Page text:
The Buzz

TheChat: Boeing makes history in Missouri, Jay Nixon says

Good morning.

“A historic moment and a huge win for Missouri.” — Gov. Jay Nixon describing Boeing’s decision to bring commercial aircraft production to St. Louis.

A big win it is: 700 jobs in St. Louis to build parts for the 777X, Boeing’s next generation commercial aircraft. For the first time in awhile in the wake of Ferguson, a chance for Nixon to crow a bit.

“Activist judges should not overrule the people of Kansas.” — Gov. Sam Brownback on the U.S. Supreme Court’s decision not to accept any same-sex marriage cases.

In a statement, Brownback reminded the media that he took an oath to uphold the Kansas Constitution, and that’s the same constitution that voters amended to define marriage as between a man and a woman. But the governor and voters should brace themselves for a new legal reality, which seems to be coming down the pike at breakneck speeds.

“I see him as being fairly tenacious. I don’t think he’s a dilettante at this. I think he’s planning on being a player in Missouri politics for a long time.” — University of Missouri political scientist Peverill Squire talking about conservative billionaire Rex Sinquefield’s efforts to influence state policy. (link via johncombest.com).

Sinquefield has lost a lot of races, but Squire says some of that is to be expected because Sinquefield often takes on incumbents. “I think for the most part he really has a strong set of policy ideas and that’s really what he wants to promote,” Squire said.

“You know, I haven’t thought of it.” — independent Kansas Senate candidate Greg Orman on whether his wealth will be an asset or a liability in his campaign.

Politico points out that Orman is turning the tables on Republicans. For once, he’s the rich guy in the race, and he’s made his business record a key part of his campaign. Orman regularly tells voters that he knows how to create jobs. Republicans counter that Orman’s wealth raises questions.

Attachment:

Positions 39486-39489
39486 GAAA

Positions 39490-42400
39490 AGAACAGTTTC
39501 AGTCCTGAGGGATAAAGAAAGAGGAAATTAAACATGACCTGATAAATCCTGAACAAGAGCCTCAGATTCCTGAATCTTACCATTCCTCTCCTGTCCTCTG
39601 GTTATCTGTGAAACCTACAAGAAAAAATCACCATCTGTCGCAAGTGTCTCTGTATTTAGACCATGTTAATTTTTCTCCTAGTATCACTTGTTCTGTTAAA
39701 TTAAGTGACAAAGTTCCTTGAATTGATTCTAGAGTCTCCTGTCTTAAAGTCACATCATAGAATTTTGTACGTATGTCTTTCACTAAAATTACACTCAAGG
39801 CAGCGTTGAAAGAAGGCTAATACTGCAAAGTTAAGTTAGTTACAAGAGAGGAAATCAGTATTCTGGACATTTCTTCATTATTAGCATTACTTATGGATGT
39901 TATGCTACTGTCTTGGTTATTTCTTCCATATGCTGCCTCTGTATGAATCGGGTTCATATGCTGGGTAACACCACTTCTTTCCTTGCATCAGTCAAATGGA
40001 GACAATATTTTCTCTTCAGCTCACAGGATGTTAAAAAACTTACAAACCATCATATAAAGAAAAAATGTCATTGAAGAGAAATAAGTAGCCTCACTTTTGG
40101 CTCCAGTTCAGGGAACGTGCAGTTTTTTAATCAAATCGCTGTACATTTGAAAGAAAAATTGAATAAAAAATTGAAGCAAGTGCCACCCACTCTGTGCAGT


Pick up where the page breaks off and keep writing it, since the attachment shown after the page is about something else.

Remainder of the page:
“We have a consensus that we do not have a route at this time to go to court and to stop this law from going into effect — as disappointing and as frustrating as that is.” — Paula Gianino, president and CEO of Planned Parenthood of the St. Louis Region and Southwest Missouri, on the state’s new 72-hour waiting period for an abortion.

Planned Parenthood, as well as the American Civil Liberties Union, plan no last-minute lawsuits. According to the Associated Press, Missouri's law will impose the second longest abortion waiting period in the nation behind only South Dakota, where the 72-hour period can sometimes extend longer because it doesn't count weekends and holidays.

“If we do not get an indictment and there is no conviction, they are talking about burning our whole state down.” — Angela Whitman, 44, about the need to formally charge the police officer who shot and killed Michael Brown in Ferguson.

Whitman, who began protesting in Ferguson shortly after the shooting, repeated her belief that widespread burning will occur if there is no murder conviction of Officer Darren Wilson. “Why do we have to go through that?” Whitman said. “This is simply about what’s right and what’s wrong.”

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